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400 Years Of Freethought
Samuel Porter Putnam
Thomas Jefferson: The Art of Power
Jon Meacham
Fairy Tales from the Brothers Grimm: A New English Version
Philip Pullman, Jacob Grimm
Doubt: A History: The Great Doubters and Their Legacy of Innovation from Socrates and Jesus to Thomas Jefferson and Emily Dickinson
Jennifer Michael Hecht
The Kingdom of Matthias: A Story of Sex and Salvation in 19th-Century America
Paul E. Johnson, Sean Wilentz

The Great Frontier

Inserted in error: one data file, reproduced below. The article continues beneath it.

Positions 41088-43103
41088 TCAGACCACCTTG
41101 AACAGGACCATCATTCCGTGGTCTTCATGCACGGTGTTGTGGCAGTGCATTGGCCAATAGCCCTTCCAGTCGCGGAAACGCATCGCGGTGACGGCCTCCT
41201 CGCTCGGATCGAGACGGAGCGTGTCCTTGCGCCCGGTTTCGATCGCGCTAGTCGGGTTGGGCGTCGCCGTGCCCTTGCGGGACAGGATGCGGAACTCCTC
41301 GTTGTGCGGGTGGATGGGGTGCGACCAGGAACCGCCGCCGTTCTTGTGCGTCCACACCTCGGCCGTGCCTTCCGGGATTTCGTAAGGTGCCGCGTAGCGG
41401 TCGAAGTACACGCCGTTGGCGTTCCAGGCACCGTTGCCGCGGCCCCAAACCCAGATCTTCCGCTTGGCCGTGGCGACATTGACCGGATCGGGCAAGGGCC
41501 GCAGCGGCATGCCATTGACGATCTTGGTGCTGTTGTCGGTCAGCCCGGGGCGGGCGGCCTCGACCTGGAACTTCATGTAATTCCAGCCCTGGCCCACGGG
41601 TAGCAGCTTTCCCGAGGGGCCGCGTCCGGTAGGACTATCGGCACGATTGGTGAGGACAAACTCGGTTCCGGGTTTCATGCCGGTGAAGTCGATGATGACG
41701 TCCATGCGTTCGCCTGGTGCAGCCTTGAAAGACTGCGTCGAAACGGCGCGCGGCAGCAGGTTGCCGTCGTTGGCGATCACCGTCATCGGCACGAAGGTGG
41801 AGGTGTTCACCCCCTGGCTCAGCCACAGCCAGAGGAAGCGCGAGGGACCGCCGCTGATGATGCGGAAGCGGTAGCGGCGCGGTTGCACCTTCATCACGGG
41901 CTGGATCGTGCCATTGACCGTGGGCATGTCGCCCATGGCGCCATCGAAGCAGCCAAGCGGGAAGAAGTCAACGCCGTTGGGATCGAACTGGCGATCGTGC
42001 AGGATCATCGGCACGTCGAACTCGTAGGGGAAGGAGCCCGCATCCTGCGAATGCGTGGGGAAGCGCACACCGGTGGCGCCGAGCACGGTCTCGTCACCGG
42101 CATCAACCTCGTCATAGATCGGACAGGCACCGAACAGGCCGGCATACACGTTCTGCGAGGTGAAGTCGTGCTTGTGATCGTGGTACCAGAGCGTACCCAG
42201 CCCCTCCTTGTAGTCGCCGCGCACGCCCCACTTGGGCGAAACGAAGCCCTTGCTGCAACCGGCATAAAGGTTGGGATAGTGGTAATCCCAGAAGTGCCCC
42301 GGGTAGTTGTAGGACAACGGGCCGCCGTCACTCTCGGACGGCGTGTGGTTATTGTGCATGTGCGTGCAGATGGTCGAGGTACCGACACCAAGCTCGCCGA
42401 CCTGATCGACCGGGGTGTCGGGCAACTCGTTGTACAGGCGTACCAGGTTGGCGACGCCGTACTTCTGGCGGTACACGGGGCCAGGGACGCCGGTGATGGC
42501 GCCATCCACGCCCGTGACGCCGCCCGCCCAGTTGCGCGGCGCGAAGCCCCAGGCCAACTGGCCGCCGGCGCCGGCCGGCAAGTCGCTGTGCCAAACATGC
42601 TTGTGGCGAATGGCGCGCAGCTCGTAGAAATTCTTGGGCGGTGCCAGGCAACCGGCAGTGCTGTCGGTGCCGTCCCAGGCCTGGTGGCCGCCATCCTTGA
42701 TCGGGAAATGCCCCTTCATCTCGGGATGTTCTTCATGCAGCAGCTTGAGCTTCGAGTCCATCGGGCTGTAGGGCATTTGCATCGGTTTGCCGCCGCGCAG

The Great Frontier - Walter Prescott Webb Webb recasts the story of the frontier as a global story of the “great boom” that began with the discovery of the New World. In what sounds a little like central place theory for the common man (Christaller wasn’t translated into English until 1966), Webb argues that the four-hundred year existence of the frontier gave the old European center access to “inherently a vast body of wealth without proprietors.” In a 1953 review, David Potter praised Webb’s expansion of the Turner thesis beyond the American West and beyond Turner’s strict agrarianism, but criticizes Webb’s “disregard of technology as a factor” and his “geographic determinism.” Potter subtly recasts Webb’s argument as recognition of “historical patterns which, because of their very magnitude…had never [been] perceived as a whole.” Like the Ag. Historians’ arguments against Malthus, these may have been valid at the time; but at some point we probably need to reassess limits to growth and the idea that a boom caused by relatively “free” access to abundant resources may not last forever.